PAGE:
In this connected world, where consumers can now access financial services more conveniently than ever before, cyber-crime is becoming a more pressing problem for the sector by the day. New reports confirm that financial services firms in South-East Asia are preparing themselves to face these attacks, as it appears they will be top targets for cyber-criminal activity in 2017. Htet Tayza comments.
Financial companies have always been a target for cyber-criminals, as they handle large volumes of money. But as digital technology advances, hackers are becoming more sophisticated, and attacks against financial services are growing more damaging. Globally, Consultancy writes, the cost of cyber-crime for businesses vaulted to US$280 billion in 2016, and finance was the most impacted sector.
It is key that businesses worldwide bolster their cyber-security, to shield their data and cash from hackers. However, regional news portal The Diplomat notes, the region has weak information security infrastructure, which has become a serious issue now cyber-criminals are targeting South-East Asian firms in greater numbers, due to its rising status as an economic powerhouse. Estimates suggest that if South-East Asian firms do not invest in information security, they could lose US$3 trillion by 2020.
One reason why cyber-criminals are now mounting attacks against South-East Asia, is that the region’s financial technology (fintech) market is becoming more lucrative by the day. The region has a high unbanked population, creating demand for convenient financial services, such as those provided by mobile payment apps. A new report indicates that these technologies could promote greater financial inclusion in South-East Asia, potentially lifting the region’s gross domestic product by as much as 6%.
It is important to point out that as a region within the larger Asia-Pacific (APAC) area, South-East Asia is part of one of the biggest fintech markets on earth. APAC, for example, led the world in the mobile payments segment in 2016, with 53% of its consumers buying goods and services via apps. While mobile-based financial services are creating new revenue for South-East Asian financial services, they are also opening these firms up to cyber-crime, for instance mobile has fuelled card fraud in the region.
Bracing for attacks
A new report by cyber-security software developer Fortinet, financial news source MIS Asia writes, claims that South-East Asian financial services will become a more popular target with cyber-criminals in 2017. Fortinet attributed this to rising cloud adoption among financial services providers in the region, arguing that these companies must subject any data that passes through the cloud to same scrutiny that they would other data, as well as maintain data visibility, to shield their operations.
Commenting on the findings of this report, Fortinet’s Vice-President for South-East Asia, Peerapong Jongvibool, said: “The [South-East Asian] financial industry continues to be a prime target given the sensitive nature of its data that is extremely valuable on the online black market. Cyber-criminals are also capitalising on new ways to exploit increasingly complex network environments in FSI and developing new techniques to bypass security and evade detection.”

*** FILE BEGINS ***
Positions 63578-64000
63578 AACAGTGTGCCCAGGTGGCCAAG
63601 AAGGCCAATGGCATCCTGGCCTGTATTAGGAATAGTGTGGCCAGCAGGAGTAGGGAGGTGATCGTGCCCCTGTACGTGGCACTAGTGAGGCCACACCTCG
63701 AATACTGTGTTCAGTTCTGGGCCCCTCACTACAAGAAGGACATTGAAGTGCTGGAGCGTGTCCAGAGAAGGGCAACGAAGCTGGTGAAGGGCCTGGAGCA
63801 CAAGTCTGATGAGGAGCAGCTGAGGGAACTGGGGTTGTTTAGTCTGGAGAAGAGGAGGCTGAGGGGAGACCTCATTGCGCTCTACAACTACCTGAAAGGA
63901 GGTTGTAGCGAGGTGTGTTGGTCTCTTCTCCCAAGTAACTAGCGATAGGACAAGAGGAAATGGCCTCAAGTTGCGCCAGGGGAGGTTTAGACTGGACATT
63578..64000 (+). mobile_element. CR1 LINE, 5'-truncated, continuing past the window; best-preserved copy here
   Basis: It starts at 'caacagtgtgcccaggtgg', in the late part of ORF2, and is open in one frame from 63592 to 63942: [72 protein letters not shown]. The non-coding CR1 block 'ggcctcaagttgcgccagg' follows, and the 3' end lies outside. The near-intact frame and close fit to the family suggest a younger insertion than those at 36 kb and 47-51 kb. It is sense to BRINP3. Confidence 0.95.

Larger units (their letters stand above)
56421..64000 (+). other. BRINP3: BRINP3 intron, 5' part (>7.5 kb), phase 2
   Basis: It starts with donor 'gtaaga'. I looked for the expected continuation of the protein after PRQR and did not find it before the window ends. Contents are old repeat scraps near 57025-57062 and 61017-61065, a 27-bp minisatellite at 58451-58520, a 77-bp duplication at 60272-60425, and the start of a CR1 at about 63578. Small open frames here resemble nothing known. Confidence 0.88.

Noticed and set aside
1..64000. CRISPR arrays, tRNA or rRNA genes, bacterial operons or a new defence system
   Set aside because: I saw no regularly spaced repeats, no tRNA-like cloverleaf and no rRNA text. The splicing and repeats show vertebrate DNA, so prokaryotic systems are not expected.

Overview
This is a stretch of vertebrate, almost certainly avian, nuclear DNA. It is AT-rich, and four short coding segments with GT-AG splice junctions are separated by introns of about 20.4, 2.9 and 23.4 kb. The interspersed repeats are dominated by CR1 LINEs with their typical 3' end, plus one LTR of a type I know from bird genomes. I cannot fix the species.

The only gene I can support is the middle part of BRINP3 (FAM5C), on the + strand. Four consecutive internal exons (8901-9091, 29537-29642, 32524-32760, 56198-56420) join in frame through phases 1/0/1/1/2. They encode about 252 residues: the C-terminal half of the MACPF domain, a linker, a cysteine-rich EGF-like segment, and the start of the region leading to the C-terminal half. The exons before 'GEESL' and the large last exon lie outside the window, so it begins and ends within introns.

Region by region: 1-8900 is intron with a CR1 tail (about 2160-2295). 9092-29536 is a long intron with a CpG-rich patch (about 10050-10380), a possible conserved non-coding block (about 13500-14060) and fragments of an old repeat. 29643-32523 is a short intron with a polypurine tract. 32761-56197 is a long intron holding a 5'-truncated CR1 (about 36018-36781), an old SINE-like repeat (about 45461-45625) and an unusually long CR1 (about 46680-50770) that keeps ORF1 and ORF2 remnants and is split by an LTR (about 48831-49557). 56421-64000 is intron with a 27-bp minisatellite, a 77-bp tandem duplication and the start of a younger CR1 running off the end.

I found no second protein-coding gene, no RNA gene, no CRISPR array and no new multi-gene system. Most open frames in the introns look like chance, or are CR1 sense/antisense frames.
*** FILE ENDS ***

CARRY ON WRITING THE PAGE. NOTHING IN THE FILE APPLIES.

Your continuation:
In their report, Fortinet forecast that South-East Asian financial services firms will increasingly turn to two-factor authentication (2FA), to defend their data from cyber-criminals. This system uses both passwords as well as something already in the user’s possession, such as a one-time pin sent to their mobile phone, for authentication purposes, making it harder for hackers to break through security.
The cyber-security software developer also advised South-East Asian financial companies to deploy a security fabric architecture, going forward. This will supply companies with an increased awareness and visibility of all the security factors they require to bolster their systems from the ever-more complex cyber-attacked which are being launched by hackers, as the global digital landscape evolves.
Continuing, Peerapong argued: “As… attacks grow in both number and complexity, financial services institutions will have to prepare to better detect and mitigate threats in order to protect their organisation.” It is key that in the face of the increased cyber-crime risk they face, South-East Asian financial services firms invest in fintech solutions which are known to prove effective against cyber-criminals, if they want to tap into the potential the region’s digital finance sector currently holds.
Also evidence suggests that some existing fintech, most notably blockchain, can help shield companies from cyber-attacks, providing real financial benefits. Blockchain is a digital ledger which due to its distributed nature, is incredibly hard for cyber-criminals to target, and it could prove incredibly useful to financial services, as forecasts indicate that blockchain could save the sector US$110 billion in costs, over the next three years. If South-East Asian financial companies utilise these fintech solutions, therefore, they could safeguard their operations for cyber-threats and maintain profitability.